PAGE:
The UK has declared a climate emergency. So has Ireland. So have around 500 regional councils around the world.
Declaring a climate emergency is a necessary and urgent call to action that emerges in the wake of the Intergovernmental Panel on Climate Change report that warns that we only have twelve years left to prevent a climate change catastrophe. Twelve years. A truly terrifying thought.
we only have twelve years left to prevent a climate change catastrophe
The phrase climate change no longer does justice to the severity of our situation. By contrast, climate emergency demands our outrage and our action to tackle this unnatural degradation.
If one word can help to foster this shift in perspective, imagine what a novel can do.
Eco-literature and cli-fi (climate fiction) have been steadily increasing in popularity as our climate crisis penetrates mainstream awareness. Literature is uniquely positioned to explore environmental anxieties because it engages the imaginative power of individuals as they investigate the impact of global warming and contextualise it to a personal level.
Literature is uniquely positioned to explore environmental anxieties because it engages the imaginative power of individuals
Saci Lloyd’s The Carbon Diaries: 2015 is just one novel of many that demonstrates how literature fosters greater awareness of our climate emergency. This teen fiction epistolary novel follows Laura Brown and her family’s struggles to adapt to the implementation of extreme carbon rations across the UK. The diary form forces readers to embody this ruined landscape, thereby compelling readers to confront a future that might not be far off. While the dated title does limit the novel somewhat, it is a chilling thought that environmental concerns in 2009, the date of publication, were enough to imagine such extremity in 2015.
What’s worse is that we have these anxieties and don’t do enough to stop them from becoming an irreversible reality
The devastating legacy of our climate emergency is highlighted by the target audience of children and teens. This mirrors current political turmoil generated by young climate activists like Greta Thunberg, a 16-year-old who uses her global platform to pressure governments away from detrimental environmental policies. Similarly, the UK Student Climate Network have been striking and marching across the country to raise awareness of the necessity for preventative measures to tackle the climate crisis.
Four main demands are listed on the UKSCN website:
- Declare a climate emergency.
- Make the national curriculum address the climate crisis.
- Make the government inform the public about the severity of the climate crisis.
- Lower the voting age to 16 to give young people a say in environmental concerns.
Lloyd’s dystopian world is predicated on the declaration of a climate emergency and belated governmental attempts to prevent it. This demonstrates major parallels with our current political climate, where we have also declared a climate emergency and have brought the severity of environmental concerns into discussions in parliament.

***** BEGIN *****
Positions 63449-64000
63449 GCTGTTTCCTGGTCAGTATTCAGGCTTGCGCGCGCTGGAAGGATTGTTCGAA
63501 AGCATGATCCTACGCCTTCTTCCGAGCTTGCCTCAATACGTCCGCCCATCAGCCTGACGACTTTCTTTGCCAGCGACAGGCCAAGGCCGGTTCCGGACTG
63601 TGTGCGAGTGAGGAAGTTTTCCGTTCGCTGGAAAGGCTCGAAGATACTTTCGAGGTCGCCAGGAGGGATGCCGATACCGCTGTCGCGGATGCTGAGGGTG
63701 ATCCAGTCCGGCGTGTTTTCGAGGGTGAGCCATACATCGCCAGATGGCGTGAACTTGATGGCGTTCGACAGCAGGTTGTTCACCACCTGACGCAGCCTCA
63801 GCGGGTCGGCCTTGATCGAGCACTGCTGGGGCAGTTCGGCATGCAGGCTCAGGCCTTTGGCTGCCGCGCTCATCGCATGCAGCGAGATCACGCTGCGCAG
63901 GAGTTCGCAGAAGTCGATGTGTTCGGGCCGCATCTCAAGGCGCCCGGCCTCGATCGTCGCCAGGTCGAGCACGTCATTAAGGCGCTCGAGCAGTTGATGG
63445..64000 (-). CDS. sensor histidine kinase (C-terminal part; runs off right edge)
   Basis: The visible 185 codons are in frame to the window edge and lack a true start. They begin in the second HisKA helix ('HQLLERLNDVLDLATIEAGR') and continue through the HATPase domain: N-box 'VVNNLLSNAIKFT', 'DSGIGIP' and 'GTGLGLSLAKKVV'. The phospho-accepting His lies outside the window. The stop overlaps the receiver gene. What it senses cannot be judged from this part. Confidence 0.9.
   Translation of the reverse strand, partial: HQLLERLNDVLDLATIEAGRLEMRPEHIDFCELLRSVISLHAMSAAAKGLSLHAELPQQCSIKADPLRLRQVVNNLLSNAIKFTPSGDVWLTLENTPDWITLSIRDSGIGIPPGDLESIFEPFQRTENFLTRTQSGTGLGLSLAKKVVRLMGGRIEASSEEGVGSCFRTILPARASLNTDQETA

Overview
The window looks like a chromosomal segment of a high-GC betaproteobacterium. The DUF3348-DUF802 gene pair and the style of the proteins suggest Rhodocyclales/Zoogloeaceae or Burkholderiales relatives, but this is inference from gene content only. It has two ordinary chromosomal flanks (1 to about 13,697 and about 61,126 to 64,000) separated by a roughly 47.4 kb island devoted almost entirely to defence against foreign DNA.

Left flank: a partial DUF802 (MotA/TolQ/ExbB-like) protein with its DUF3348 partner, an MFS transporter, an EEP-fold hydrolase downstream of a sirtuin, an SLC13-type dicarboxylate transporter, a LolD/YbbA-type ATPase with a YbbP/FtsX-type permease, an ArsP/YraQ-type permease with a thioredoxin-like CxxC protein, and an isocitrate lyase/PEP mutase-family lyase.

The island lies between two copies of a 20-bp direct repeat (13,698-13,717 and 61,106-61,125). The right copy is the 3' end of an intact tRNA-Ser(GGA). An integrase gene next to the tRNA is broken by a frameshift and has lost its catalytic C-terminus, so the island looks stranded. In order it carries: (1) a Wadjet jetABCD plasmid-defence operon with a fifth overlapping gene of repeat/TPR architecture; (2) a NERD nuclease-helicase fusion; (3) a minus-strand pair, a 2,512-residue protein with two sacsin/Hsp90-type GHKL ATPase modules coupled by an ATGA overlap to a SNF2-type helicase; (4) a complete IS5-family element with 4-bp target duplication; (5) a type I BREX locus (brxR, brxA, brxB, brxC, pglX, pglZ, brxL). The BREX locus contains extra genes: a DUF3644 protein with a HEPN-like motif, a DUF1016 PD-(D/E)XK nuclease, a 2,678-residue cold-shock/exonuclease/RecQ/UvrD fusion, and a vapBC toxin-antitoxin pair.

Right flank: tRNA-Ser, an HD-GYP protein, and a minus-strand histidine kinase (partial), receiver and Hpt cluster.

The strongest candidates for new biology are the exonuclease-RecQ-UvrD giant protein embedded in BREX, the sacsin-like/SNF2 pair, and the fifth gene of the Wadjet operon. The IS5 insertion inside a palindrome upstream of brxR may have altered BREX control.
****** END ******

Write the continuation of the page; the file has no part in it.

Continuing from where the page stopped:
Through climate crisis, reality and dystopia are beginning to become one
Where literature engages the imagination, art visually manifests that imagination in specific and often bleak ways. The artistic world creates immersive experiences that often demand audiences’ participation to expose the increasingly blurred boundary between fiction/art and reality. For example, Xavier Cortada’s work was recently featured in a New York Times list for his artistic piece Underwater HOA, which was inspired by his fear of flooding in Florida due to melting glaciers. Cortada created yard sale styled signs that residents in the village of Pinecrest were encouraged to display in their front gardens for a week. The signs signalled how much water levels must rise before the property would be subject to flood. With true artistic irony, the sign’s backdrops were watercolour paintings that used water from the melting glaciers that pose the threat the work seeks to expose.
In Cortada’s artistic statement, he described wanting to “make the invisible visible” with an aim to “make the future impact of sea level rise something no longer possible to ignore.” Increased visibility is the art world’s biggest source of ammunition in the fight for awareness of environmental crisis because it allows a confrontation with the issue that political discussions often avoid. At a basic level, increased visibility make environmental concerns harder to dismiss.
allows a confrontation with the issue that political discussions often avoid
However, it is important that literature and art are not the only modes through which people engage with environmental crisis. While the platforms are poignant, the label of fiction or artistic representation enables a layer of mediation that requires wariness. These issues are not, and should not, be limited to a dystopian world or a piece of art.
This climate emergency is a real issue with real consequences.
It is time to move beyond mere awareness of this crisis. Beyond mere observation of change. As Greta Thunberg said in a CNN interview, “We must hold the older generations accountable for the mess they have created . . . We need to get angry and then we need to transform that anger into action.”
Art and literature are just one part of this transformative process towards a better, more sustainable future.